The new Avatar film, “The Way of Water”, seems to have an unambiguous message. In this respect, the film places humans as an invasive species in need of the mineral unobtanium found on the planet Pandora (a moon in the Alpha Centauri system) to ensure their survival. On the other hand, the Na’vi, are a race of sapient extra-terrestrial humanoids who inhabit Pandora and to whom the protagonist belongs. Na’vis seem to have a deeper connection with nature and their way of life is in total synchrony with the environment. Also, their religion, where the goddess Eywa/Gaia is another relevant part of their daily life, is also associated with the consciousness of nature.
Eco-centric protection message and Eco-romance
The message of the film is unmistakable. The film is an invitation to take an eco-centric look at the current problems regarding material or energy scarcity and the need to safeguard ecosystems and nature conservation. Despite this, my critique develops by extrapolating the way in which the film protects nature to the current legal landscape that also aims to protect ecosystems. Firstly, for some authors, pre-industrial society of the Na’vi and the film reflects a sort of eco-romance. (1) The eco-romance is the technique that is used in this film in order to guarantee the ecological perception and promote ecocentrism. Including the word “romance” in this term is due to the use of the longstanding conventions linked to fictional storytelling. For example, the typical plot we see on a movie with adventures and misfortunes leading to a happy ending of good defeating evil. There is no doubt that the film is following this pattern, but this eco-centric defence hides an anthropocentric way of protecting nature, not in the fictional story itself, but through the lens the director uses for addressing environmental problems.
Nature protection based on anthropocentric notions
The film also sets anthropocentric values in motion, while criticizing them. Anthropocentrism is a current of thought that “legitimizes and rationalizes the exploitation of both land and wildlife by centring human being in locus and nature on the periphery.” (2) In this regard, the RDA Corporation, which wants the minerals in Pandora for the human race, has an anthropocentric way of conducting its acts. For their members,
humans are in the top of the natural vertical hierarchy. The aim of the film pretends to be against anthropocentrism, but it ends up defending nature following this current. Two hours into the film, there is a dialogue between the marine researcher, Dr. Ian Garvin, and Miles “Spider” Socorro. In this conversation, the biologist explains the characteristics of a species called Tulkuns (similar to Terran whales) with a spiritual bond with the Na’vi, hunted by humans. In order to defend the Tulkuns and make the bad guys even more evil, these animals are described with human features. The intellectual capacity of the hunted animals is enhanced, as well as their emotions, the spirituality (or religion) they have, and the knowledge and creation of music, philosophy, mathematics… The dialogue aim is to provoke emotion in the viewer and to make us empathise more with the animals by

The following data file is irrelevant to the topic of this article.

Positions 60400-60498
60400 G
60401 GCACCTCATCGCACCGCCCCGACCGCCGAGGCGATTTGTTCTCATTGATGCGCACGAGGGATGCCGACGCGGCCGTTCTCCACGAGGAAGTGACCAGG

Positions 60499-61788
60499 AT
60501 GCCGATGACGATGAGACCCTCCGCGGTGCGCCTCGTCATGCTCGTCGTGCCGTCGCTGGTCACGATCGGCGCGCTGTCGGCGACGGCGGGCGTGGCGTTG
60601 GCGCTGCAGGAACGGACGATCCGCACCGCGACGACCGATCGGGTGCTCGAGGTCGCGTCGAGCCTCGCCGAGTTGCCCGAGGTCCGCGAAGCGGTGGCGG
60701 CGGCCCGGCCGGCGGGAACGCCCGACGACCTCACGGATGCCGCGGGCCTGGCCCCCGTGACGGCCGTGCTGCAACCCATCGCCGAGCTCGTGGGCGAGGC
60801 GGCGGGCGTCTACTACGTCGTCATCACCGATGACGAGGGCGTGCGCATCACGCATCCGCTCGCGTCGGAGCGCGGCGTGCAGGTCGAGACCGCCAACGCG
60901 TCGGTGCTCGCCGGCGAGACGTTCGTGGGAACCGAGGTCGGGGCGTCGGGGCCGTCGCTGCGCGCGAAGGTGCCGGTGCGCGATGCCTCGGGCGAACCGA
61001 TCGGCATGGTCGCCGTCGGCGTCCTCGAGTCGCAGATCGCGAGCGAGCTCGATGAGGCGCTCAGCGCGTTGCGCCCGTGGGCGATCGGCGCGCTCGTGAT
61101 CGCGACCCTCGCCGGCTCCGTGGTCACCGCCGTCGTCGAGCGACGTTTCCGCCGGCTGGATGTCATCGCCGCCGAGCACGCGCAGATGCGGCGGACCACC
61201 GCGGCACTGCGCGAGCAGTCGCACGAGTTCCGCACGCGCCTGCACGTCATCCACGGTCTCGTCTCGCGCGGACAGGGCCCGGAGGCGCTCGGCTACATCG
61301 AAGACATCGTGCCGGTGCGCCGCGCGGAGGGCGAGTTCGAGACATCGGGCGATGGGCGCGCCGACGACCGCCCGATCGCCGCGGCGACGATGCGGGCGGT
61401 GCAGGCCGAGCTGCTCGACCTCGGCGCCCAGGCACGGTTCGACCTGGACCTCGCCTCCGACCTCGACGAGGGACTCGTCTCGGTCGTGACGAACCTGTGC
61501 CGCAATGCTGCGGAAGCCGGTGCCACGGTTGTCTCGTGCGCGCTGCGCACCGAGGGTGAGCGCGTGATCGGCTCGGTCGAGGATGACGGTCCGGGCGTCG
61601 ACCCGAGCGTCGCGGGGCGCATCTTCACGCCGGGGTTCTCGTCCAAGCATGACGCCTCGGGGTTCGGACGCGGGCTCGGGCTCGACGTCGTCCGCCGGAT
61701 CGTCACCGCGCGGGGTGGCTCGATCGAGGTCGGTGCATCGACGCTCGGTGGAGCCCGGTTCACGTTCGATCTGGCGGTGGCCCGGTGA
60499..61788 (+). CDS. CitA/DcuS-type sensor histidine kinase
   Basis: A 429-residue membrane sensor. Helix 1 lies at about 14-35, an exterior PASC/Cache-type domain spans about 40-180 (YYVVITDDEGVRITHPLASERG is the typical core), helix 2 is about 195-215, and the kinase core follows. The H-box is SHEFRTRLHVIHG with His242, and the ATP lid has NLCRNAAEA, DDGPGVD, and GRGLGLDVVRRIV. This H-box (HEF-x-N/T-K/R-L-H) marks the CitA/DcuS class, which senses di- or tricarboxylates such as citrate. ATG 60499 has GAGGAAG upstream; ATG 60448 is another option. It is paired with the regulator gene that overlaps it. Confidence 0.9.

attributing human characteristics to them. Perhaps, these creatures need protection, because, after all, they are like us. This preference for developing empathy for species similar to humans is not a unique feature of the film world. Humans tend to see ourselves reflected more in species such as monkeys, killer whales (because of their high intelligence) or large animals that are close to our position in the natural hierarchy. We tend to protect these species more because they resemble to us somehow and that is something that the film wants to convey. It happens the same with domestic animals, such as cats or dogs.
Despite its good faith, this pursuit of nature protection from an anthropocentric point of view by personifying the animals is ineffective as soon as there is a conflict of interests between different parties.(3) In other words, this protection would be guided by humangiven value, criteria which forgets about the inherent value of the species. For example, would you feel sadder for a monkey or a lizard if an animal needs to be sacrificed? Similarly, this is echoed by current international environmental laws that aim to protect endangered ecosystems. It is not the same to protect nature from an anthropocentric point of view because in case of great scarcity, the interests of individuals will be above the ecological interest of the planet. Instead, from an eco-centric point of view, the defence of these species or ecosystems is done because they are species or ecosystems in their own right, and therefore in need of protection.
1 Collins MS, “Echoing Romance: James Cameron’s Avatar as Ecoromance” (2014) 47 Mosaic:
a journal for the interdisciplinary study of literature 103
2 Lamichhane HK, “Critique of Anthropocentrism in Cameron’s Avatar” (DSpace at Tribhuvan
University Central Library (TUCL): Critique of Anthropocentrism in Cameron’s
AvatarJanuary 1, 1970) <https://elibrary.tucl.edu.np/handle/123456789/3057> accessed
February 4, 2023
3 Matthew Lawrence, ‘Anthropocentrism Does Not Fit: Proofs from History, Science, and Logic
for Ecocentric Attorneys’ (2019) 11 J Animal & Envtl L 25